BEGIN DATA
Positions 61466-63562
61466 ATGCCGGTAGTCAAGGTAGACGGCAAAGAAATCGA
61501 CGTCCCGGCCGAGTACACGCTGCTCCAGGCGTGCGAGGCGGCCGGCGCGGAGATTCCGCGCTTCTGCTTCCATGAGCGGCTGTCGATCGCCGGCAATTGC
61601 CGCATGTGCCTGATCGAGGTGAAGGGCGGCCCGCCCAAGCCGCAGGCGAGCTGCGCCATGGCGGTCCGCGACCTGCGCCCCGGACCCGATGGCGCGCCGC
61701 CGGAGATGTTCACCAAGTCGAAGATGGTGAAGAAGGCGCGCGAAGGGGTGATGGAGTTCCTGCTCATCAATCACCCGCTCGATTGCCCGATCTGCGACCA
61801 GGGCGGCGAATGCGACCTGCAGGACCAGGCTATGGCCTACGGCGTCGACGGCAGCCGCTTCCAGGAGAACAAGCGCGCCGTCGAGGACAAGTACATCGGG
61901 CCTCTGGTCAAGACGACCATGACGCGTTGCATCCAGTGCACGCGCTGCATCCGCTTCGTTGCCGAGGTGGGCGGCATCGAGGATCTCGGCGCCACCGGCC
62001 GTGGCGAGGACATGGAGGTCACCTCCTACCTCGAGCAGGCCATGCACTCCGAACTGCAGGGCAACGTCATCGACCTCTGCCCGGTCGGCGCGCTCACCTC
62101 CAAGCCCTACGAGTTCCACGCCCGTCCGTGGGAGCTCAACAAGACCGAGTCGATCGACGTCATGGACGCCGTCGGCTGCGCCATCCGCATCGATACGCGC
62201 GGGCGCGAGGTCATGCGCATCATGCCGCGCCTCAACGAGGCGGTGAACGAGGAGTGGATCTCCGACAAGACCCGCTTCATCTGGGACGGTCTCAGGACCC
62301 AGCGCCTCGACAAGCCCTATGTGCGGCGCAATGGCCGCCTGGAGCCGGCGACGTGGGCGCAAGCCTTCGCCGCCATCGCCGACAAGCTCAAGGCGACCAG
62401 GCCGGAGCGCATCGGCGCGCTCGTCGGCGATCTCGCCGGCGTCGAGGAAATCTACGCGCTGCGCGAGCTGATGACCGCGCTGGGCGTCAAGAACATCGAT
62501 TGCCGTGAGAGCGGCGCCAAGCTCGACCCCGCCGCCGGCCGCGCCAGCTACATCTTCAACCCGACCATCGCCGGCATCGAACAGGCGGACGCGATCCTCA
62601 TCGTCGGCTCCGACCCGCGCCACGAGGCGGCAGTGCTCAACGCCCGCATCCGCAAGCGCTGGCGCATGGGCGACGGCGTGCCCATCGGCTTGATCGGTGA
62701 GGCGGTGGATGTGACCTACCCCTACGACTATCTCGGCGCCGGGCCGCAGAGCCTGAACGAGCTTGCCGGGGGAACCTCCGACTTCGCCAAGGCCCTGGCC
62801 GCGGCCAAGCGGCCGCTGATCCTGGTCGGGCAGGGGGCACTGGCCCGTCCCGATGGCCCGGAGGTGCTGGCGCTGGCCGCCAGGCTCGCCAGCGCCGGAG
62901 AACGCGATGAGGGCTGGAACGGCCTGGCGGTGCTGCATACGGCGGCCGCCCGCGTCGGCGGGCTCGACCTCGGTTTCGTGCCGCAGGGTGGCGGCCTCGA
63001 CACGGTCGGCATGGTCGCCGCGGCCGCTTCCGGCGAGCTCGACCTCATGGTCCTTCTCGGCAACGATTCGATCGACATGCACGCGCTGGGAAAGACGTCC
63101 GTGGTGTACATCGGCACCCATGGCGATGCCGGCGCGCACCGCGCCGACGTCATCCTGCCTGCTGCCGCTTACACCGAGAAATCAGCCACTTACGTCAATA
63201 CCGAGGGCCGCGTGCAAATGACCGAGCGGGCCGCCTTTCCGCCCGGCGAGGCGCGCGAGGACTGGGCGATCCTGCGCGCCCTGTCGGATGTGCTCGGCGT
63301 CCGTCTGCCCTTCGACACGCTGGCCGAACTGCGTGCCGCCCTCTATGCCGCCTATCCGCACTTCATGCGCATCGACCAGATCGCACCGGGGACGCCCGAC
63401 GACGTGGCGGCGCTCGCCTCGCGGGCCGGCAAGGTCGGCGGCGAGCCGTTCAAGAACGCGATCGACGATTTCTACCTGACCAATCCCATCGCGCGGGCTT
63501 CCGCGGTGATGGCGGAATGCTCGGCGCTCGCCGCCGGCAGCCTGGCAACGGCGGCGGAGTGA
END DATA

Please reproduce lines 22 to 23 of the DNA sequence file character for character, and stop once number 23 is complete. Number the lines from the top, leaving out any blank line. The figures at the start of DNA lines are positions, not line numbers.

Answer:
63401 GACGTGGCGGCGCTCGCCTCGCGGGCCGGCAAGGTCGGCGGCGAGCCGTTCAAGAACGCGATCGACGATTTCTACCTGACCAATCCCATCGCGCGGGCTT
63501 CCGCGGTGATGGCGGAATGCTCGGCGCTCGCCGCCGGCAGCCTGGCAACGGCGGCGGAGTGA